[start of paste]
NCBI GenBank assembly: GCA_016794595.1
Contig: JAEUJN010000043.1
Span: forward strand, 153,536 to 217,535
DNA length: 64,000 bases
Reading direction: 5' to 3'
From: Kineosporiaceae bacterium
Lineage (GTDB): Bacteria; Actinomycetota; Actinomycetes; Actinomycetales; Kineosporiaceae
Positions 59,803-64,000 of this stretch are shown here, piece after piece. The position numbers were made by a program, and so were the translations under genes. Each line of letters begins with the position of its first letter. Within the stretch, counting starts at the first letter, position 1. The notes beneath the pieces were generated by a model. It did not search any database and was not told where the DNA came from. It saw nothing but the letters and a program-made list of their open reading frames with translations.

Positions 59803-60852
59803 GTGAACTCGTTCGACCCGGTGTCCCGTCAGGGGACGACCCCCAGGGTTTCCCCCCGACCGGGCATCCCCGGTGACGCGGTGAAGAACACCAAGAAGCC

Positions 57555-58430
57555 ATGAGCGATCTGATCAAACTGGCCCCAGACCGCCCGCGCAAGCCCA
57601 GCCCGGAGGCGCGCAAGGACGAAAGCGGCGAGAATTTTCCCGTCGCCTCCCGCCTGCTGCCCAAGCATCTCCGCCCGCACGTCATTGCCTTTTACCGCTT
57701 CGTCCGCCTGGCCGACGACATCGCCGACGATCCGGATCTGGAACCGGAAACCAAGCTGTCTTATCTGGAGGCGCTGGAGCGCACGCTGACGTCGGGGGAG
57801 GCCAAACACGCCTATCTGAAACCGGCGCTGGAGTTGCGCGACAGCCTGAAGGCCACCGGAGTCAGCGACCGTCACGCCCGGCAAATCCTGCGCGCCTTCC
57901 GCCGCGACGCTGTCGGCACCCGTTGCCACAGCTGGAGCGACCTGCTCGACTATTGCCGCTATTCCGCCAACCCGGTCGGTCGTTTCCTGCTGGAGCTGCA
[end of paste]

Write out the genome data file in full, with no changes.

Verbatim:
NCBI GenBank assembly: GCA_016794595.1
Contig: JAEUJN010000043.1
Span: forward strand, 153,536 to 217,535
DNA length: 64,000 bases
Reading direction: 5' to 3'
From: Kineosporiaceae bacterium
Lineage (GTDB): Bacteria; Actinomycetota; Actinomycetes; Actinomycetales; Kineosporiaceae
Positions 59,803-64,000 of this stretch are shown here, piece after piece. The position numbers were made by a program, and so were the translations under genes. Each line of letters begins with the position of its first letter. Within the stretch, counting starts at the first letter, position 1. The notes beneath the pieces were generated by a model. It did not search any database and was not told where the DNA came from. It saw nothing but the letters and a program-made list of their open reading frames with translations.

Positions 59803-60852
59803 GTGAACTCGTTCGACCCGGTGTCCCGTCAGGGGACGACCCCCAGGGTTTCCCCCCGACCGGGCATCCCCGGTGACGCGGTGAAGAACACCAAGAAGCC

Positions 57555-58430
57555 ATGAGCGATCTGATCAAACTGGCCCCAGACCGCCCGCGCAAGCCCA
57601 GCCCGGAGGCGCGCAAGGACGAAAGCGGCGAGAATTTTCCCGTCGCCTCCCGCCTGCTGCCCAAGCATCTCCGCCCGCACGTCATTGCCTTTTACCGCTT
57701 CGTCCGCCTGGCCGACGACATCGCCGACGATCCGGATCTGGAACCGGAAACCAAGCTGTCTTATCTGGAGGCGCTGGAGCGCACGCTGACGTCGGGGGAG
57801 GCCAAACACGCCTATCTGAAACCGGCGCTGGAGTTGCGCGACAGCCTGAAGGCCACCGGAGTCAGCGACCGTCACGCCCGGCAAATCCTGCGCGCCTTCC
57901 GCCGCGACGCTGTCGGCACCCGTTGCCACAGCTGGAGCGACCTGCTCGACTATTGCCGCTATTCCGCCAACCCGGTCGGTCGTTTCCTGCTGGAGCTGCA